Boris Johnson will make clear this week he is “dead set” against another national lockdown as he rips up the old system of Covid rules and adopts a new approach for winter.
The Prime Minister is expected to argue to Parliament and in a press conference that the UK must learn to live with Covid-19 now that all adults have been offered a vaccine.
Covid laws that are no longer required will be ditched and plans for vaccine passports for nightclubs and other large crowd venues have been shelved.
The travel traffic lights system will be scrapped, PCR tests will not be required for fully vaccinated travellers and, The Telegraph understands, the red list will be significantly reduced.
In a sign of the importance placed on the jabs program, vaccinations for children aged 12 to 15 and autumn boosters for scores of adults will also be rolled out, pending approval from scientific advisers.
But some restrictions, such as new face mask mandates and guidance urging people to once again work from home, will remain as options should the virus surge in the months ahead.
Discussing Mr Johnson’s new approach, sources in his inner circle said it would reflect both the success of the vaccine rollout and the continued threat from Covid.
A senior government source told The Telegraph of the argument Mr Johnson would make: “This is the new normal. We need to learn to live with Covid.
“The vaccines are a wall of defence. The autumn and the winter do offer some uncertainty, but the Prime Minister is dead set against another lockdown.”
The week of announcements – first the domestic changes, pencilled in for Tuesday, then later the new travel rules – marks a major pivot point for the Government’s approach to Covid-19.
The first half of 2021 saw a gradual reopening from lockdown over almost six months, with the public told restrictions were vital as the vaccine program was rolled out.
Now, with every adult in the UK offered a Covid jab, Mr Johnson must decide where to draw the line between restricting freedoms and still keeping the public safe from the virus.
Around 89 per cent of adults in the UK have had a first jab and almost 81 per cent have had a second. Children aged 16 and 17 are now also getting jabbed.
Latest UK vaccine numbers: rollout figures
However, the virus continues to circulate at relatively high levels. Around 38,000 new Covid cases are being reported each day, with close to 1,000 people admitted daily into hospital.
The Prime Minister, according to multiple government sources, is “adamant” he will not impose another national lockdown, preferring to use measures with less economic impact.
He is understood to be similarly opposed to the return of social distancing rules, which the hospitality industry warns have a crippling financial impact on pubs and restaurants.
Plans to legally force nightclubs and other large crowd venues to only allow the double-jabbed in – dubbed “vaccine passports” – will now not come into effect by the end of September.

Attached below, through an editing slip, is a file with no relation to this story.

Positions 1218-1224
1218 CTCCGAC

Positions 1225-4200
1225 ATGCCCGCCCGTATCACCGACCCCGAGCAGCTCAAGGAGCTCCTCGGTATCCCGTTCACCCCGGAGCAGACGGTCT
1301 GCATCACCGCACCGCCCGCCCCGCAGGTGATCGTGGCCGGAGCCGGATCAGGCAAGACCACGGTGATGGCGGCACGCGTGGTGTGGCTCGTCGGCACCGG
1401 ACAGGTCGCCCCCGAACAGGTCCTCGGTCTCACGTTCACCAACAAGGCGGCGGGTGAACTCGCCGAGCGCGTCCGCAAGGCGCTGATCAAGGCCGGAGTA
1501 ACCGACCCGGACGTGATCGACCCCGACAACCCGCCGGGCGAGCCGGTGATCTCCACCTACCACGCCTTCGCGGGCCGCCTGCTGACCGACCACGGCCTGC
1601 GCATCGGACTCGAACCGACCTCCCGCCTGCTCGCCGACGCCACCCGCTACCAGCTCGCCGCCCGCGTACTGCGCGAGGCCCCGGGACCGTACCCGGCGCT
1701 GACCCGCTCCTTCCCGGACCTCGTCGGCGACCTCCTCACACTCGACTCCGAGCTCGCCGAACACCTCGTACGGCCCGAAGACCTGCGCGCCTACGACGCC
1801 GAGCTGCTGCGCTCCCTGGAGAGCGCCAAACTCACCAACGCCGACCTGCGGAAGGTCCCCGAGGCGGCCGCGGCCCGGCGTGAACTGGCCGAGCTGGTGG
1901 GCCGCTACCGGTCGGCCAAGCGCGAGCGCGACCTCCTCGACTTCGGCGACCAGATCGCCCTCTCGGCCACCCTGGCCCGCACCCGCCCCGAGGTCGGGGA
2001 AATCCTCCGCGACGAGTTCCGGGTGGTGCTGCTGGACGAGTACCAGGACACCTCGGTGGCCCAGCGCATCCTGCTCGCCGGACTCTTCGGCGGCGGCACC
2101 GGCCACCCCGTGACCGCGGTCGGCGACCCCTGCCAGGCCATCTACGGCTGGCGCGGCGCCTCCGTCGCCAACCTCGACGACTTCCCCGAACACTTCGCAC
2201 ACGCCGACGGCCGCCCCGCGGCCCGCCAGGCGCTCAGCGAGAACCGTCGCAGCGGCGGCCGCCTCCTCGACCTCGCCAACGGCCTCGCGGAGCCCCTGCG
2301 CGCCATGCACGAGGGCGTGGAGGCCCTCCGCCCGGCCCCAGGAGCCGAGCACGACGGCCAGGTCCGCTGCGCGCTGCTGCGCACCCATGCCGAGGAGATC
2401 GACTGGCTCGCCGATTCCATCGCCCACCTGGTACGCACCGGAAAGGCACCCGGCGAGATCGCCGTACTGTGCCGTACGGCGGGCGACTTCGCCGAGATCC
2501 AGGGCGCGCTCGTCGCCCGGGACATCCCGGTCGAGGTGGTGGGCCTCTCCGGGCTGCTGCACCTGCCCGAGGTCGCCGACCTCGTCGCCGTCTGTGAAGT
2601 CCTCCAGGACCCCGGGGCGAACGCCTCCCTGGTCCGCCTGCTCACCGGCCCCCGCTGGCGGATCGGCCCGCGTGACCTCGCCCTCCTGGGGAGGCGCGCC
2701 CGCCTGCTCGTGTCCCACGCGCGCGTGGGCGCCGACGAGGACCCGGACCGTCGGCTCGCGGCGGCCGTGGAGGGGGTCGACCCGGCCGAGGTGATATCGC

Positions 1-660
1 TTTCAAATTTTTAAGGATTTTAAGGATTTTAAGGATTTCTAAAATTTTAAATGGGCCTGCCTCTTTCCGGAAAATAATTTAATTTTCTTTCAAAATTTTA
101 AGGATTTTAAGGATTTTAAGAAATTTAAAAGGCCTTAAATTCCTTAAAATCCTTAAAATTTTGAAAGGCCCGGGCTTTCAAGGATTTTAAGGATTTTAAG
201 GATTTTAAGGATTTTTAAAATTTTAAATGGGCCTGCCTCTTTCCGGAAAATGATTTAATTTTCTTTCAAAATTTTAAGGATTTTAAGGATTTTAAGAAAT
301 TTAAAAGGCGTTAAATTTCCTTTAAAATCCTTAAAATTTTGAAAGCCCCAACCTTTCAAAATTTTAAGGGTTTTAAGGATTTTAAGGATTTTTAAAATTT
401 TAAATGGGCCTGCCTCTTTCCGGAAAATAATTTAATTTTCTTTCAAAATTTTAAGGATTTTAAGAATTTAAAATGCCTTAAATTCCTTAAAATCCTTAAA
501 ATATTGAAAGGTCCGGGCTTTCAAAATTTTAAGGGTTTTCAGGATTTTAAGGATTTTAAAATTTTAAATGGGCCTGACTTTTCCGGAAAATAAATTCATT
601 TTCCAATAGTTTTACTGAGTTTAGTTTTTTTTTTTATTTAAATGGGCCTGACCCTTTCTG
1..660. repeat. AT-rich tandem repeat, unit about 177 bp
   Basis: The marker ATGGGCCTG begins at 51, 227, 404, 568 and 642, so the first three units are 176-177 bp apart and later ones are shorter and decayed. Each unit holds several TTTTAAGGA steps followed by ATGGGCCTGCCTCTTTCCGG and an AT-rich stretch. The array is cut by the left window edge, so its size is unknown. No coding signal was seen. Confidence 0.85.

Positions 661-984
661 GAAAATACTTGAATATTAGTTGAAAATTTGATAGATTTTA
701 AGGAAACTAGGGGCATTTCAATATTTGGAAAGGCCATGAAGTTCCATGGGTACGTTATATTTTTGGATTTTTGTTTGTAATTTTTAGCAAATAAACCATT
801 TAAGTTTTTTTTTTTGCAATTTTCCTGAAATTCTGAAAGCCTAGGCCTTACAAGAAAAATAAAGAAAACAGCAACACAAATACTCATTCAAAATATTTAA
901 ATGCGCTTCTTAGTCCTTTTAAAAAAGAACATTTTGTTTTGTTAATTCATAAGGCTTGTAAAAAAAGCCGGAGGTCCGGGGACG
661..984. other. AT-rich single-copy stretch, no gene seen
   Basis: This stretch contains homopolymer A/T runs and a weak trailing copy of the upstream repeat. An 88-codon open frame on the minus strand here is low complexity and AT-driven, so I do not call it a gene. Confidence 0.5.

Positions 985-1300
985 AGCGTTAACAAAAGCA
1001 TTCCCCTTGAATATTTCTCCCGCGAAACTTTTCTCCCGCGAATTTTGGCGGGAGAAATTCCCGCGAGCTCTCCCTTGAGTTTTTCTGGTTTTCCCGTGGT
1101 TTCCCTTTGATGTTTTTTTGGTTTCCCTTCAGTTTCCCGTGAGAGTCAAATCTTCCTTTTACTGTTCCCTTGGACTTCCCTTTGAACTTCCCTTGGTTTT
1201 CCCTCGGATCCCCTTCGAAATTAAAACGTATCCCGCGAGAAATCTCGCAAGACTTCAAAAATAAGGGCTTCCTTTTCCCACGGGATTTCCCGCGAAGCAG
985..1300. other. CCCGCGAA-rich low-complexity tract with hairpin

Vaccine passport in pubs
However, they have not been ditched entirely, with Mr Johnson expected to say it is a back-up option if Covid surges. Aides see vaccine passports as a more palatable option than social distancing.
The green-amber-red traffic light system, often criticised for its complexity, will be replaced with a simpler system with two groupings: a go list of countries, and a no-go or red list.
Double-jabbed travellers will only have to take a lateral flow test before boarding flights to come home and another two days after returning, under current thinking, thereby avoiding expensive PCR tests.
It is expected the unvaccinated will still have to take PCR tests and people returning from red list countries will have to quarantine in government-selected hotels, though details are being finalised.
Travel countries on the red, green and amber list
The Telegraph can reveal the red list is also expected to be significantly shrunk, with a new definition adopted for when countries are put on it, based on dangerous Covid variants.
Currently there are 62 countries on the list. But a much shorter list – possibly based on prevalence of the beta variant first found in South Africa – will be published instead.
Paul Charles, chief executive of travel consultancy The PC Agency, said as many as 24 red list countries could fall off the list if the beta variant became a key factor in decision-making.
They included Argentina, Chile, Colombia, Egypt, Indonesia, Kenya, Pakistan, Paraguay, South Africa and Uruguay. Two government sources said Turkey could also be removed.
Mr Charles said: “With no new variants of concern since early May, and with the UK having higher levels of delta infection than most other countries, there is no reason to keep so many countries on the red list. It can be sharply reduced in size to help Global Britain, as well as the travel sector, recover strongly.
“There is no scientific basis anymore on which to prevent travel and enforce hotel quarantine from a vast swathe of the existing list.”
How the rules will change on vaccine passports, travel, working and face masks
Vaccine passports will not be legally required for entry into nightclubs and large venues by the end of the month, despite Boris Johnson saying just that two months ago.
The plans were dropped by the Government after an uptick in vaccinations of young people and a sizable rebellion from Conservative backbench MPs.